Saving Private Spine

AS is a stealthy disease, an invisible enemy attacking you in different ways and at different times. One day you are fine and the next you need assistance to walk. Since I've contracted AS, it feels like I’ve been drafted in a war that I don’t want to fight. I walk the fields of life looking over my shoulder wondering when my enemy will strike at me. I know I need to defend myself and not show that I am afraid or hurting because my enemy senses my vulnerabilities. How can I protect myself if I cannot see where the sniper dot on my chest is coming from? If anticipating an attack is impossible, then preparing for the unknown seems like a good defensive strategy.  My plan is to diminish the intensity and duration of each attack, thus evacuating the inflammation from its location. Medication is part of my strategy; like infrared goggles — you need them to fight in the dark, but medication won't do everything. Without weapons you can't fire back at your enemy. Exercise allows you to magnify your arsenal by slowing down the invasion of Ankylosis in your spine. Once it has invaded, there is no way of regaining that territory back. So what are you going to do? Go to war or go home? If territory is already lost do not give up hope, but you do need to reformulate your plan of attack.

Not all the soldiers fighting in this war are at the same level of physical restriction. We can form three main platoon units: Inflammatory, Partial Mobility and Total Immobilization. Each unit has specific tasks to complete in the fight against AS.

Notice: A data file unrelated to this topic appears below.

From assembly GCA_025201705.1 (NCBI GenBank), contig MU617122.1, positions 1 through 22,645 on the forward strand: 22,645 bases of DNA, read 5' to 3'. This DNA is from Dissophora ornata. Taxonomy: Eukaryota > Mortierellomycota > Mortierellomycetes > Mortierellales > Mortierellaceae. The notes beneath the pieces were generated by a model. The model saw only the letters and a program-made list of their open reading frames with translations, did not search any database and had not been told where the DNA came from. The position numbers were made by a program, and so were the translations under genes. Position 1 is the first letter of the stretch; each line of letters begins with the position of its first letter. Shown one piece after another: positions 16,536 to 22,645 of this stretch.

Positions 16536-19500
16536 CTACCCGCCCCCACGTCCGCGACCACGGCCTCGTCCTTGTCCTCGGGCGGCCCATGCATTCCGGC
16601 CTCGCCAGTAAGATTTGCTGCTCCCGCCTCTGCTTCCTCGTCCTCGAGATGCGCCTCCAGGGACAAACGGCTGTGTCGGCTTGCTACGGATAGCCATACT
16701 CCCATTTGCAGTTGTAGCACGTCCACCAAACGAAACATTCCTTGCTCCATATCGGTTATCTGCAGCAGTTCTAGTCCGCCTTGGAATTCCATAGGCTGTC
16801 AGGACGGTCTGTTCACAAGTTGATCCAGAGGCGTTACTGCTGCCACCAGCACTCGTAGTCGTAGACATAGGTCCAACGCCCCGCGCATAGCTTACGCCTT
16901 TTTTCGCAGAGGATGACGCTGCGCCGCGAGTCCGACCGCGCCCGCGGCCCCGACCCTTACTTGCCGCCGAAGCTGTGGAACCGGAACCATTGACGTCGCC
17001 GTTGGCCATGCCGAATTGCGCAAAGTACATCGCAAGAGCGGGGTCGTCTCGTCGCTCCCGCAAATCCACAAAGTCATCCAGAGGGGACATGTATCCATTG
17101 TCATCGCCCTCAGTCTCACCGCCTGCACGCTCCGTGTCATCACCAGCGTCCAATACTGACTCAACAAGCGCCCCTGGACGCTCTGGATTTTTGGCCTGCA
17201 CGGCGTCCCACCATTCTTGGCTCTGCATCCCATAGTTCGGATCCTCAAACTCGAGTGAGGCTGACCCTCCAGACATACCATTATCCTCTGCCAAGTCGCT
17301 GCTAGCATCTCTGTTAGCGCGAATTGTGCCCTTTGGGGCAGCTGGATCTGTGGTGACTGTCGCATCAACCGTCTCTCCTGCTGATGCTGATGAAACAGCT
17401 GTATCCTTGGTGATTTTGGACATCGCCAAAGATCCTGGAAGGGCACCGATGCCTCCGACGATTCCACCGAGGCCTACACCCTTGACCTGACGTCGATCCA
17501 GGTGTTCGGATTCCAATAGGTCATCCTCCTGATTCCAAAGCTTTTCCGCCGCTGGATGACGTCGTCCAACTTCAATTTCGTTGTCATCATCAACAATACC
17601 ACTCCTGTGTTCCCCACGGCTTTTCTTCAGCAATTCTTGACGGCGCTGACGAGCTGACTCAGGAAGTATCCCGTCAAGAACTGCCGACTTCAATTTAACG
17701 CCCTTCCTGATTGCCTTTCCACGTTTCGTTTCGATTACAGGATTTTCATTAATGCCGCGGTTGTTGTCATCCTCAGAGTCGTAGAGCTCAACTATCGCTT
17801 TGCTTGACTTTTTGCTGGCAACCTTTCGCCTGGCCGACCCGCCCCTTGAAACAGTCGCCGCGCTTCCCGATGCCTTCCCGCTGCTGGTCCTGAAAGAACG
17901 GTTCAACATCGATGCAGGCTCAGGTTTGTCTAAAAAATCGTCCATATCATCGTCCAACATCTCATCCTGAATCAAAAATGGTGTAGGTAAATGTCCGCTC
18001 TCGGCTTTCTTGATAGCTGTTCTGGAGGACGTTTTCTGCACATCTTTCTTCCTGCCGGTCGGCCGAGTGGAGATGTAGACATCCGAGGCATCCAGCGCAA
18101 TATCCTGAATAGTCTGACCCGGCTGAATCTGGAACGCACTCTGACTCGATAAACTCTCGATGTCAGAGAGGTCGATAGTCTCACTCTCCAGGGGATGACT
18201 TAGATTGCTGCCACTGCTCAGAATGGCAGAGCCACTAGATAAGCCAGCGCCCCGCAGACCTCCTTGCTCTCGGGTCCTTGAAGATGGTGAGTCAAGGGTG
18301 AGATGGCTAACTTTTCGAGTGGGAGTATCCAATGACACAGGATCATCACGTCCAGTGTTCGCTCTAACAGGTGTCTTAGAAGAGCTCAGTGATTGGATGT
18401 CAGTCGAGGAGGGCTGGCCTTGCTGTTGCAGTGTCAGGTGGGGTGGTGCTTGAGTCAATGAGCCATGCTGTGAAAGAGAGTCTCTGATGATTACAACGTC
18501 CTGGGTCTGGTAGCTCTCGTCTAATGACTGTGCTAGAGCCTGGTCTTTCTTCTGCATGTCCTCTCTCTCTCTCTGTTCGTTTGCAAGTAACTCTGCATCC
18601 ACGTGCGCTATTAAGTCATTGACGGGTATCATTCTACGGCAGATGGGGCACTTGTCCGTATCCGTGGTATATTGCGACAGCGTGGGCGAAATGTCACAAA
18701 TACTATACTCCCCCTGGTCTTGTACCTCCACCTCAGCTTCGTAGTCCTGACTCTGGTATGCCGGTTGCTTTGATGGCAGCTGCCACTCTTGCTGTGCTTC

Inflammatory, the first platoon unit, needs to work on keeping the spine as mobile as possible while strengthening the surrounding muscles. No ankylosing invasion is yet present but the need to keep moving is essential in keeping the inflammation out of the area. Postural work is crucial to ensure normal vertebral curvature and preventing kyphosis of the spine.

The second unit, Partial Mobility, has fusion in their sacroiliac joint and back but can still work on maintaining the mobility of the vertebrae above and below the fused areas. They have specific spinal restrictions but must focus on mobility and function of the unfused segments to prevent injury to the fused segments.

The last platoon unit, Total Immobilization, has the hardest job of all the platoons. Their total lack of mobility makes it hard for them to move. Working on keeping their legs strong will allow them to retain functional capacity and reduce the risk of falling and fracturing their spines. Active living and exercise will lubricate and prevent degeneration of joints in the hip, knee and feet. A fused cervical spine makes it difficult to manage everyday tasks such as lifting the arms overhead. Scapular gliding exercises and posterior chain reinforcement will allow the scapula to glide properly through an efficient range of motion and facilitate some of these tasks. 

In this article, I've used military analogies to explain some active strategies that you can use to resist against the invasion of AS in your body, but in reality we are really at war. It might temporarily help to let out some frustration by complaining about what you've lost or the pain you are going through, but it does not solve the issue at hand. The truth of the matter is you are your own commander in this fight and need to take action on what you CAN do as opposed to what you CAN'T.  There is a solution to every level of physical restriction. I'm fighting my own battles as well and focus on my research in training to keep me moving forward. There will always be hope if you believe in your heart that you are marching towards a winning cause. I'm not ready, nor will I ever be, to lay down my weapon and wave the white flag in surrender. I hope that we can join forces in this war and feed off one another's day to day successes, in order to move forward —together.

Over and out.

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